This blog shares about how to set up Alive2 on Ubuntu 20.04 LTS from scratch. It took me several days to make it work properly T_T. Anyway, let’s start.

According to Alive2 Github page, Alive2 needs recent versions of:

  • cmake
  • gcc/clang
  • re2c
  • Z3
  • LLVM

I’ll elaborate how to set these up one by one, but at first, given a newly installed Ubuntu, we need to install some necessary packages.

Necessary packages

  1. git, for cloning repos from Github
  2. Ninja, for building repos cloned
  3. Python3 (I think Ubuntu contains installed Python3 by default)
  4. python-is-python3. This package allows you call python3 with python

Thus all the commands you will need are:

1
2
3
sudo apt-get install git
sudo apt-get install ninja-build
sudo apt-get install python-is-python3

GCC

It’d be better to use gcc-10 for supporting some c++ 20 features. Thanks to this blog, How to Install GCC (build-essential) on Ubuntu 20.04, to configure gcc-10 on our Ubuntu, we need following commands:

1
2
sudo apt install g++-10
sudo update-alternatives --install /usr/bin/gcc gcc /usr/bin/gcc-10 100 --slave /usr/bin/g++ g++ /usr/bin/g++-10 --slave /usr/bin/gcov gcov /usr/bin/gcov-10

After executing successfully, by checking g++ -v you would see gcc version is 10.2.0.

re2c

re2c is not hard to install. sudo apt-get install re2c is enough.

Z3

Github page of Z3 is pretty exhaustive. After cloning the repo, you should run following commands at repo folder.

1
2
3
4
python scripts/mk_make.py
cd build
make
sudo make install

One thing needs to notice is that if you want to remove z3 for some reason in the future, you might need CheckInstall for removing installed package. Thus, if you use CheckInstall to install, those commands should become:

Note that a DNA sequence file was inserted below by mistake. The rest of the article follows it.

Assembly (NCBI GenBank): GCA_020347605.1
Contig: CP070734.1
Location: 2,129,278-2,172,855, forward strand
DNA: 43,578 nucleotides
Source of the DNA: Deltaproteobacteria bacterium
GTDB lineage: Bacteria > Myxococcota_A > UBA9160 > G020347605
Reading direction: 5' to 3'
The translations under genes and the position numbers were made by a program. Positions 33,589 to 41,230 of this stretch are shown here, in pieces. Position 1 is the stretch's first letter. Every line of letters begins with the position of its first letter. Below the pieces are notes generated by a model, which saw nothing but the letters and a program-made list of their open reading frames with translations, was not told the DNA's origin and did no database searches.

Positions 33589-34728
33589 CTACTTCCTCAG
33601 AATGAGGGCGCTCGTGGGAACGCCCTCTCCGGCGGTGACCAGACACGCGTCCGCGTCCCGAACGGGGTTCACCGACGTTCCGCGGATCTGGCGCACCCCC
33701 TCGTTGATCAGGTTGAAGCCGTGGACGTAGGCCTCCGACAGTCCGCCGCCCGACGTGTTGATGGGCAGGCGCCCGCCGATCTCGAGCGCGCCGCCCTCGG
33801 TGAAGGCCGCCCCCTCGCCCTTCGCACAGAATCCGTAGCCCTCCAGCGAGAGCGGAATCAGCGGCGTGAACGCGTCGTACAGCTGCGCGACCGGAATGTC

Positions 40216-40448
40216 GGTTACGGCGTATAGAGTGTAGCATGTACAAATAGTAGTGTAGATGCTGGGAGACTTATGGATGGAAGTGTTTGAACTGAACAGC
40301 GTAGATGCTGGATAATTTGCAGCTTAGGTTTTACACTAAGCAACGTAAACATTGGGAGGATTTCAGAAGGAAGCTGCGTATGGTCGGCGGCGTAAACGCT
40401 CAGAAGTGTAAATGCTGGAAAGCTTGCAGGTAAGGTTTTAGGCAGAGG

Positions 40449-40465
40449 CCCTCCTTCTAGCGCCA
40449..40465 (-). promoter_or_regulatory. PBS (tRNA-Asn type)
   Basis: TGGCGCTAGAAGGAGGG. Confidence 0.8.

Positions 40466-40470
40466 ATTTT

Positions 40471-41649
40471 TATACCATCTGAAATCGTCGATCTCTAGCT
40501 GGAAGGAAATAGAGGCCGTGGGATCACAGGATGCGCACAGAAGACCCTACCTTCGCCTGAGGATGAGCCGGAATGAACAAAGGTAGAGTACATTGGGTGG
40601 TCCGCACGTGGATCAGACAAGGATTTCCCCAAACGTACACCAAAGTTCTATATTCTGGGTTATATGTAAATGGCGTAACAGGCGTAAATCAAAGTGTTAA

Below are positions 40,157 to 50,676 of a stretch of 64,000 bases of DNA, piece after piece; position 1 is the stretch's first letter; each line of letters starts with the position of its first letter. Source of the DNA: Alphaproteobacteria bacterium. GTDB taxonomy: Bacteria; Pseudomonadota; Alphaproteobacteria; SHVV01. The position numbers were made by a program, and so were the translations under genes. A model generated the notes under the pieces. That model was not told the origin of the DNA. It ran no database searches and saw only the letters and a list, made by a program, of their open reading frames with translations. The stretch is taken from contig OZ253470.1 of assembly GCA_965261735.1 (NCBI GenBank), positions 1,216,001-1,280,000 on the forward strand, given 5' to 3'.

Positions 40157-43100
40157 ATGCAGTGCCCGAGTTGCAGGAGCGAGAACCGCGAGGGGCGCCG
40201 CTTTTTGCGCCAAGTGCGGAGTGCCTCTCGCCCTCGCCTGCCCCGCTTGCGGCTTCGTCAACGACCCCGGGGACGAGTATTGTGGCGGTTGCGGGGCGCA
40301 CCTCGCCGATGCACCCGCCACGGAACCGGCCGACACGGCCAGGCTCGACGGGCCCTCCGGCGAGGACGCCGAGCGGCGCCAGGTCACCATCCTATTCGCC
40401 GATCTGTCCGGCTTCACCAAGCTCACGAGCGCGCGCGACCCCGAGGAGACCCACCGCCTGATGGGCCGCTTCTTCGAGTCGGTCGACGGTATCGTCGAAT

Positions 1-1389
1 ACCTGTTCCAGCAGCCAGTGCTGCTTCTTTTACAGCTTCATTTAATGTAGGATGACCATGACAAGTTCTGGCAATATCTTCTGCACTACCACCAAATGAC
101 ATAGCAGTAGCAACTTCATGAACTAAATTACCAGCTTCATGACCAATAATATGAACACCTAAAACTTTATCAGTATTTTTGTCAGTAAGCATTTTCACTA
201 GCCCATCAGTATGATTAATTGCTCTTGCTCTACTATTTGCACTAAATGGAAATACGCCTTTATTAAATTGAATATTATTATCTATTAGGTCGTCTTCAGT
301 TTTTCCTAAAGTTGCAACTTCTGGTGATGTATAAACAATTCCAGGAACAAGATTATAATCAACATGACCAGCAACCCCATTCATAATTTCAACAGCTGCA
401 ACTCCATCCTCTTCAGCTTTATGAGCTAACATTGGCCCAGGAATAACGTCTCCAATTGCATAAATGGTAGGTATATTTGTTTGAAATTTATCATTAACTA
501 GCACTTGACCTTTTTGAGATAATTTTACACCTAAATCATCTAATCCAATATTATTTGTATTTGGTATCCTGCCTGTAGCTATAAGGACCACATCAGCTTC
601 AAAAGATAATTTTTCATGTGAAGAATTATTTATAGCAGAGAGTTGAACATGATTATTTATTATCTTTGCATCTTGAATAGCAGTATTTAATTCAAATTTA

1
2
3
4
python scripts/mk_make.py
cd build
make
sudo checkinstall

LLVM

After cloning LLVM repo, cd our working directory to the new generated repo (normally the folder name is llvm-project) and execute

1
2
3
4
mkdir build
cd build
cmake -GNinja -DLLVM_ENABLE_RTTI=ON -DLLVM_ENABLE_EH=ON -DBUILD_SHARED_LIBS=ON -DCMAKE_BUILD_TYPE=Release -DLLVM_TARGETS_TO_BUILD=X86 -DLLVM_ENABLE_ASSERTIONS=ON -DLLVM_ENABLE_PROJECTS="llvm;clang" ../llvm
ninja

Commands above would build LLVM with ninja. Some problems would occur if you run ninja with sudo ninja. Finally, to install LLVM into system, you should run

1
ninja install

To test if LLVM works well, you should run

1
ninja check

Alive2

After cloning Alive2, cd working directory into the new generated repo (the name is alive2 by default) and run following commands

1
2
3
4
mkdir build
cd build
cmake -GNinja -DCMAKE_PREFIX_PATH=~/llvm/build -DBUILD_TV=1 -DCMAKE_BUILD_TYPE=Release ..
ninja

Notice, the argument named -DCMAKE_PREFIX_PATH should be pointed the build folder we created in LLVM section.

If everything works well, by running

1
ninja check

we should pass all test. If so, congratulations! You alive2 is set and ready to go~ You could run commands such as

1
~/llvm/build/bin/llvm-lit -vv -Dopt=$HOME/alive2/build/opt-alive.sh ~/llvm/llvm/test/Transforms/InstCombine/canonicalize-constant-low-bit-mask-and-icmp-sge-to-icmp-sle.ll

or

1
~/llvm/build/bin/llvm-lit -vv -Dopt=$HOME/alive2/build/opt-alive.sh ~/llvm/llvm/test/Transforms

to see results. Finally, if you see some errors like ‘filecheck error: \< stdin> is empty’ when you running Alive2 on /test/Transforms folder, don’t be panic. Some files contain bug that make Alive2 exit beforehand. Those files are reported at here. You could check them by clicking, for example. 1da2c7d25c09 on the page and redirect to files.